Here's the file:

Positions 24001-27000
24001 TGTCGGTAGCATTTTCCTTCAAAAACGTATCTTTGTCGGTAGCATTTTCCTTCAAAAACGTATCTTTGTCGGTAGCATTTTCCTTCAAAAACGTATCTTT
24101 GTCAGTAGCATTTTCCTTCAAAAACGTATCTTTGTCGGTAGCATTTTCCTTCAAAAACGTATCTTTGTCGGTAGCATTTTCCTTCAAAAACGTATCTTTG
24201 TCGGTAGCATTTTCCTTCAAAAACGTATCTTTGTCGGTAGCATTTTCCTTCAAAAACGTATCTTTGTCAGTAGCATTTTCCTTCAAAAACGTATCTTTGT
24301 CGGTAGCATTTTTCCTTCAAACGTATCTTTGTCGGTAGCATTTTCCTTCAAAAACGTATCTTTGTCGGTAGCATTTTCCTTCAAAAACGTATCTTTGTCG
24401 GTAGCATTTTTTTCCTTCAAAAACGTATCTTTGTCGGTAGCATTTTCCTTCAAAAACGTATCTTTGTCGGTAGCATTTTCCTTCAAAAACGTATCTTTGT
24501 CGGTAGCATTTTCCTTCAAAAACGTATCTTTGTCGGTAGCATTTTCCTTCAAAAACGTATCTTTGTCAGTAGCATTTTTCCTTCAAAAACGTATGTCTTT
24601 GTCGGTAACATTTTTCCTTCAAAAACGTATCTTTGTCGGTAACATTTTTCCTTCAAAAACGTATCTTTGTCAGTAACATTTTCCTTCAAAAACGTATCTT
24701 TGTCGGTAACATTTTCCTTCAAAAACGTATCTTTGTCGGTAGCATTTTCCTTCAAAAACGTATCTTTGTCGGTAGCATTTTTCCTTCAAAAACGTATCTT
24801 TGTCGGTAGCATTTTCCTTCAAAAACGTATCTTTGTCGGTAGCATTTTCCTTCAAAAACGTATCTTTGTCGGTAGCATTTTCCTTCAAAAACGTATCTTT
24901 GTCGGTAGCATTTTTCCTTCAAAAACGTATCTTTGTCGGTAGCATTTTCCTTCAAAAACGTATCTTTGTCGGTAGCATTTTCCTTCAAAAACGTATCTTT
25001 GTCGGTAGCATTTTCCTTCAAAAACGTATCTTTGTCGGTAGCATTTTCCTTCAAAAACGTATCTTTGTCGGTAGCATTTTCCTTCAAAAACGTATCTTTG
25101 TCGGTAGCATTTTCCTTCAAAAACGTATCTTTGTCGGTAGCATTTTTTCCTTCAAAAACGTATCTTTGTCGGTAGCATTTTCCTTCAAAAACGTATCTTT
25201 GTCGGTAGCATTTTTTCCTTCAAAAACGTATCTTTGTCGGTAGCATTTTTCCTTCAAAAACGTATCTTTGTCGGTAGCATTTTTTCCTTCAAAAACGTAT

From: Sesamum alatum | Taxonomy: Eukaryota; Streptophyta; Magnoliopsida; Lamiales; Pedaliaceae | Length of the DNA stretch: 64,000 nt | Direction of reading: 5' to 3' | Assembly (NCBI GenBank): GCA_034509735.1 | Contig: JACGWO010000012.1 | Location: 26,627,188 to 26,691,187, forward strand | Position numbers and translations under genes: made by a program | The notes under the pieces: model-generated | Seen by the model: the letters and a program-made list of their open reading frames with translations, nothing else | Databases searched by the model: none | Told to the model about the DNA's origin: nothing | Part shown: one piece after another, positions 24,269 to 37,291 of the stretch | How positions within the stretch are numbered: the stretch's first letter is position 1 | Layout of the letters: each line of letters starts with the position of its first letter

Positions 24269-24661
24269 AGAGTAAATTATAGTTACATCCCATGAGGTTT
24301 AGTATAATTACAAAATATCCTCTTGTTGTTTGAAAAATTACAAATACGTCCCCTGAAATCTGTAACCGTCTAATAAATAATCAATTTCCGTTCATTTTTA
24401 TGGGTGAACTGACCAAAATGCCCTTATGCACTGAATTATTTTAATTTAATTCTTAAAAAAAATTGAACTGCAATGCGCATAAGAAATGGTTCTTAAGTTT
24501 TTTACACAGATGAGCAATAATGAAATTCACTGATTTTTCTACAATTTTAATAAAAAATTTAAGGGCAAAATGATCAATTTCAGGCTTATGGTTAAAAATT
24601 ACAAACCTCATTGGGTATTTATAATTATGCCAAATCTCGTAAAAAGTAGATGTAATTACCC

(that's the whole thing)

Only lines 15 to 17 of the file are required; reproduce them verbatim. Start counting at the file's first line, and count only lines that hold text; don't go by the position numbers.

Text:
From: Sesamum alatum | Taxonomy: Eukaryota; Streptophyta; Magnoliopsida; Lamiales; Pedaliaceae | Length of the DNA stretch: 64,000 nt | Direction of reading: 5' to 3' | Assembly (NCBI GenBank): GCA_034509735.1 | Contig: JACGWO010000012.1 | Location: 26,627,188 to 26,691,187, forward strand | Position numbers and translations under genes: made by a program | The notes under the pieces: model-generated | Seen by the model: the letters and a program-made list of their open reading frames with translations, nothing else | Databases searched by the model: none | Told to the model about the DNA's origin: nothing | Part shown: one piece after another, positions 24,269 to 37,291 of the stretch | How positions within the stretch are numbered: the stretch's first letter is position 1 | Layout of the letters: each line of letters starts with the position of its first letter

Positions 24269-24661
24269 AGAGTAAATTATAGTTACATCCCATGAGGTTT